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Cited by 56 (9 self)
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We show for the M/G/1 processor sharing queue that the service time distribution is regularly varying of index \Gamma , noninteger, iff the sojourn time distribution is regularly varying of index \Gamma . This result is derived from a new expression for the LaplaceStieltjes transform of the sojourn time distribution. That expression also leads to other new properties for the sojourn time distribution. We show how the moments of the sojourn time can be calculated recursively and prove that the kth moment of the sojourn time is finite iff the kth moment of the service time is finite. In addition, we give a short proof of a heavy traffic theorem for the sojourn time distribution, prove a heavy traffic theorem for the moments of the sojourn time, and study the properties of the heavy traffic limiting sojourn time distribution when the service time distribution is regularly varying. Explicit formulas and multiterm expansions are provided for the case that the service time has a Pareto...
Phase Change of Limit Laws in the Quicksort Recurrence Under Varying Toll Functions
, 2001
"... We characterize all limit laws of the quicksort type random variables defined recursively by Xn = X In + X # n1In + Tn when the "toll function" Tn varies and satisfies general conditions, where (Xn ), (X # n ), (I n , Tn ) are independent, Xn . . . , n 1}. When the "to ..."
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Cited by 54 (18 self)
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We characterize all limit laws of the quicksort type random variables defined recursively by Xn = X In + X # n1In + Tn when the "toll function" Tn varies and satisfies general conditions, where (Xn ), (X # n ), (I n , Tn ) are independent, Xn . . . , n 1}. When the "toll function" Tn (cost needed to partition the original problem into smaller subproblems) is small (roughly lim sup n## log E(Tn )/ log n 1/2), Xn is asymptotically normally distributed; nonnormal limit laws emerge when Tn becomes larger. We give many new examples ranging from the number of exchanges in quicksort to sorting on broadcast communication model, from an insitu permutation algorithm to tree traversal algorithms, etc.
R: Sample size determination in microarray experiments for class comparison and prognostic classification. Biostatistics 2005; 6: 27
"... Determining sample sizes for microarray experiments is important but the complexity of these experiments, and the large amounts of data they produce, can make the sample size issue seem daunting, and tempt researchers to use rules of thumb in place of formal calculations based on the goals of the ex ..."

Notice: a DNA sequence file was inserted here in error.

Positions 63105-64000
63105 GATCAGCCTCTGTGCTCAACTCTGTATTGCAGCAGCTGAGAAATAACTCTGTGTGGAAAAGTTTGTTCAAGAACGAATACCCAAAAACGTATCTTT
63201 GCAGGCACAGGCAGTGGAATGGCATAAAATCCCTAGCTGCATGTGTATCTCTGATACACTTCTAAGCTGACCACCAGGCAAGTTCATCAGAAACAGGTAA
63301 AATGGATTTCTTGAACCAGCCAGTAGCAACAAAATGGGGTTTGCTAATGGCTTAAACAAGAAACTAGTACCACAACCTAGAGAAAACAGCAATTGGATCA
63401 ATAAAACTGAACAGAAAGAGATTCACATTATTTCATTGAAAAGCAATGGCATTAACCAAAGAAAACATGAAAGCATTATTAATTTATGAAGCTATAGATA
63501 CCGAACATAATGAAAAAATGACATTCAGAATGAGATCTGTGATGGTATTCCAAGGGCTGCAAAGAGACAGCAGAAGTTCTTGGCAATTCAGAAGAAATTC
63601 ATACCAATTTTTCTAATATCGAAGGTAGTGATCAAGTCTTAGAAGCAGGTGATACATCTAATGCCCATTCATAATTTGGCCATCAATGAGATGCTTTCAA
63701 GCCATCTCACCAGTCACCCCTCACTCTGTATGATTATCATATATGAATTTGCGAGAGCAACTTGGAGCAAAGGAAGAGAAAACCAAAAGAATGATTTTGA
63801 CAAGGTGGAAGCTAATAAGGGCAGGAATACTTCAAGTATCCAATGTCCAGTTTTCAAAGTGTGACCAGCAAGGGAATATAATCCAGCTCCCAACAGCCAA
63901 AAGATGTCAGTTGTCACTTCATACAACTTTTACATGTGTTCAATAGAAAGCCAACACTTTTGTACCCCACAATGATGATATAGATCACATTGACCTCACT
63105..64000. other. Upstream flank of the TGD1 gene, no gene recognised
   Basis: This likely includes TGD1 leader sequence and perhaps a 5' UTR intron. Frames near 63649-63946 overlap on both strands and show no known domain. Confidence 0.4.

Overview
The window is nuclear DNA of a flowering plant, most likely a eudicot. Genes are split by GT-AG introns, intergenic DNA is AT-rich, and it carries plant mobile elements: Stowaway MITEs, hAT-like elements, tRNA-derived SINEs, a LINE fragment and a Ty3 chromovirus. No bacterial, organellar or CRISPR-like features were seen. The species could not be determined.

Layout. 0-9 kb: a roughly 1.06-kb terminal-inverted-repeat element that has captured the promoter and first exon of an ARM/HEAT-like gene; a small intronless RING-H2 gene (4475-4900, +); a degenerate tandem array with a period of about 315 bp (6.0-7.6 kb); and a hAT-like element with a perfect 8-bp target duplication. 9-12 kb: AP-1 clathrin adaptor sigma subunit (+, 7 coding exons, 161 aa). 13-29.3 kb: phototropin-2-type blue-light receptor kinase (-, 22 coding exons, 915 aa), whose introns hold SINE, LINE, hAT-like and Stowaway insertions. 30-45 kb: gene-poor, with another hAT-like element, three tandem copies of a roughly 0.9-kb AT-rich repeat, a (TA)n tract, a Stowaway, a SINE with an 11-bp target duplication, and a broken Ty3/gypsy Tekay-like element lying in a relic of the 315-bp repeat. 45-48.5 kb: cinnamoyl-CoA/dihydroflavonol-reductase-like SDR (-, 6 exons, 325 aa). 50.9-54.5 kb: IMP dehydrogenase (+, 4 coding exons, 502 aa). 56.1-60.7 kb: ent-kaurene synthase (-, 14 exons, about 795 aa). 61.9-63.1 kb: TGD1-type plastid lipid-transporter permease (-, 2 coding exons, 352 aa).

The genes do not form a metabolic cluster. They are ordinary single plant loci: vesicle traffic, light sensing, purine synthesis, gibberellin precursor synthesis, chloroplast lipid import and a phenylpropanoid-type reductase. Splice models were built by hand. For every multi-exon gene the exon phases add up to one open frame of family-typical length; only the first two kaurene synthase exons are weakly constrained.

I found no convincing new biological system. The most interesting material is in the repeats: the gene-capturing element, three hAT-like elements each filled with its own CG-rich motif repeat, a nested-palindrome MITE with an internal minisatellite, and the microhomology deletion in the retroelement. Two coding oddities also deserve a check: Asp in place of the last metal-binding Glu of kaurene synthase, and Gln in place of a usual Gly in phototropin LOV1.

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Cited by 49 (9 self)
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Determining sample sizes for microarray experiments is important but the complexity of these experiments, and the large amounts of data they produce, can make the sample size issue seem daunting, and tempt researchers to use rules of thumb in place of formal calculations based on the goals of the experiment. Here we present formulas for determining sample sizes to achieve a variety of experimental goals, including class comparison and the development of prognostic markers. Results are derived which describe the impact of pooling, technical replicates and dyeswap arrays on sample size requirements. These results are shown to depend on the relative sizes of different sources of variability. A variety of common types of experimental situations and designs used with singlelabel and duallabel microarrays are considered. We discuss procedures for controlling the false discovery rate. Our calculations are based on relatively simple yet realistic statistical models for the data, and provide straightforward sample size calculation formulas.
On asymptotics of eigenvectors of large sample covariance matrix
 Annals of Probab
"... Let {Xij}, i,j =..., be a double array of i.i.d. complex random variables with EX11 = 0,EX11  2 = 1 and EX11  4 < ∞, and let An = 1 1/2 ..."
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Cited by 37 (12 self)
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Let {Xij}, i,j =..., be a double array of i.i.d. complex random variables with EX11 = 0,EX11  2 = 1 and EX11  4 < ∞, and let An = 1 1/2